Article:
Nero (Nero Claudius Caesar) (nēr´ō), AD 37–AD 68, Roman emperor (AD 54–AD 68). He was originally named Lucius Domitius Ahenobarbus and was the son of Cnaeus Domitius Ahenobarbus (consul in AD 32) and of Agrippina the Younger, who was the great-granddaughter of Augustus. Agrippina married (AD 49) Claudius I and persuaded him to adopt Nero. In AD 55, Agrippina saw the bonds of her domination of Nero loosening and intrigued in favor of Claudius' son, Britannicus, but Nero poisoned the boy. Poppaea Sabina, the wife of his friend Otho, became his mistress; according to rumor she was to blame for the worst of Nero's behavior. In AD 59 he murdered his mother and in AD 62, his wife Octavia. He later married Poppaea. When half of Rome was burned in a fire (AD 64), Nero accused the Christians of starting it and began the first Roman persecution. In AD 65 there was a plot to make Caius Calpurnius Piso emperor. The detection of this plot began a string of violent deaths, e.g., of Seneca, Lucan, and Thrasea Paetus. Nero had ambitions to be a poet and artist. In AD 68 a series of revolts, including one by his own Praetorian Guard, caused him to commit suicide. Among his last words were, "What an artist the world is losing in me!" His memory was publicly execrated.

See biography by M. Griffin, Nero: The End of a Dynasty (1985).

The Columbia Encyclopedia, 6th ed. Copyright© 2018, The Columbia University Press.

Nero: Selected full-text books and articles

Nero By David Shotter Routledge, 2004 (2nd edition)
Nero: The End of a Dynasty By Miriam T. Griffin Routledge, 2000
FREE! Roman Society from Nero to Marcus Aurelius By Samuel Dill MacMillan, 1905 (2nd edition)
From the Gracchi to Nero: A History of Rome from 133 B.C. to A.D. 68 By H. H. Scullard University Paperbacks, 1963 (2nd edition)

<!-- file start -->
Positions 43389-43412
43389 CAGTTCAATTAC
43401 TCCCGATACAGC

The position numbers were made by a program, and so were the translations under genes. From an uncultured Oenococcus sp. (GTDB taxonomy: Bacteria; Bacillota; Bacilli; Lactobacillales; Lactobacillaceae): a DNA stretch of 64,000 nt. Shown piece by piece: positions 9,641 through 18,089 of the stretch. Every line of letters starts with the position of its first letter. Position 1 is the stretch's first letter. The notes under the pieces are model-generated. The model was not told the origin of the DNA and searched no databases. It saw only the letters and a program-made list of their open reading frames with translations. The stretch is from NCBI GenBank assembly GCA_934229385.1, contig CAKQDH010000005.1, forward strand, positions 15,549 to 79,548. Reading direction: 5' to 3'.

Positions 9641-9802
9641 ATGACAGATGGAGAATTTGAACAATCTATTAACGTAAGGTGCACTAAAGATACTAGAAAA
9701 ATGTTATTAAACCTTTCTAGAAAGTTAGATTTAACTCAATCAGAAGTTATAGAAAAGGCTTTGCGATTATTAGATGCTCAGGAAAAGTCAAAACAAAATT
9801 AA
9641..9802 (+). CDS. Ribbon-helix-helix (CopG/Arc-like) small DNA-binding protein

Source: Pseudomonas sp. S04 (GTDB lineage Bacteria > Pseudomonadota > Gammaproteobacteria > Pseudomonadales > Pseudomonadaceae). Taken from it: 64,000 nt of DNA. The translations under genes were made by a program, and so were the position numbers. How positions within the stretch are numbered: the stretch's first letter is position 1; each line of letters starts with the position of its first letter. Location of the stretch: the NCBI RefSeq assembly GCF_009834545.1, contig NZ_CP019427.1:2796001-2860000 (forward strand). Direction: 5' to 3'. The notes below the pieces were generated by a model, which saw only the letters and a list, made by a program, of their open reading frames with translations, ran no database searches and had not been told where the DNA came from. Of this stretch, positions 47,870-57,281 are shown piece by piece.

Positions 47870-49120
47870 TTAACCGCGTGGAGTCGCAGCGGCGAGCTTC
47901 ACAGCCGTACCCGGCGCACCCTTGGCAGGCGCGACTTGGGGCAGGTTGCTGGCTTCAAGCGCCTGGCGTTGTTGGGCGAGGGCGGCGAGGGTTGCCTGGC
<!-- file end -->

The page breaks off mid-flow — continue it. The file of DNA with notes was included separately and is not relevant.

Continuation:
FREE! Characters and Events of Roman History: From Caesar to Nero By Guglielmo Ferrero; Frances Lance Ferrero Chautauqua Press, 1917
The Golden House of Nero: Some Aspects of Roman Architecture By Axel Boëthius University of Michigan Press, 1960
The Decline and Fall of Practically Everybody By Will Cuppy; Fred Feldkamp; William Steig Henry Holt, 1950
Librarian's tip: Includes a chapter on Nero
The Twelve Caesars By Suetonius; Robert Graves Penguin Books, 1957
Librarian's tip: Includes a chapter on Nero
A primary source is a work that is being studied, or that provides first-hand or direct evidence on a topic. Common types of primary sources include works of literature, historical documents, original philosophical writings, and religious texts.
A History and Description of Roman Political Institutions By Frank Frost Abbott Biblo and Tannen, 1963 (3rd edition)
Librarian's tip: Includes "From Tiberius to Nero"
Egypt, Greece, and Rome: Civilizations of the Ancient Mediterranean By Charles Freeman Oxford University Press, 1999
Librarian's tip: Includes a section on Nero
Seneca: A Philosopher in Politics By Miriam T. Griffin Clarendon Press, 1992
Librarian's tip: Includes "The 'Minister' of Nero"
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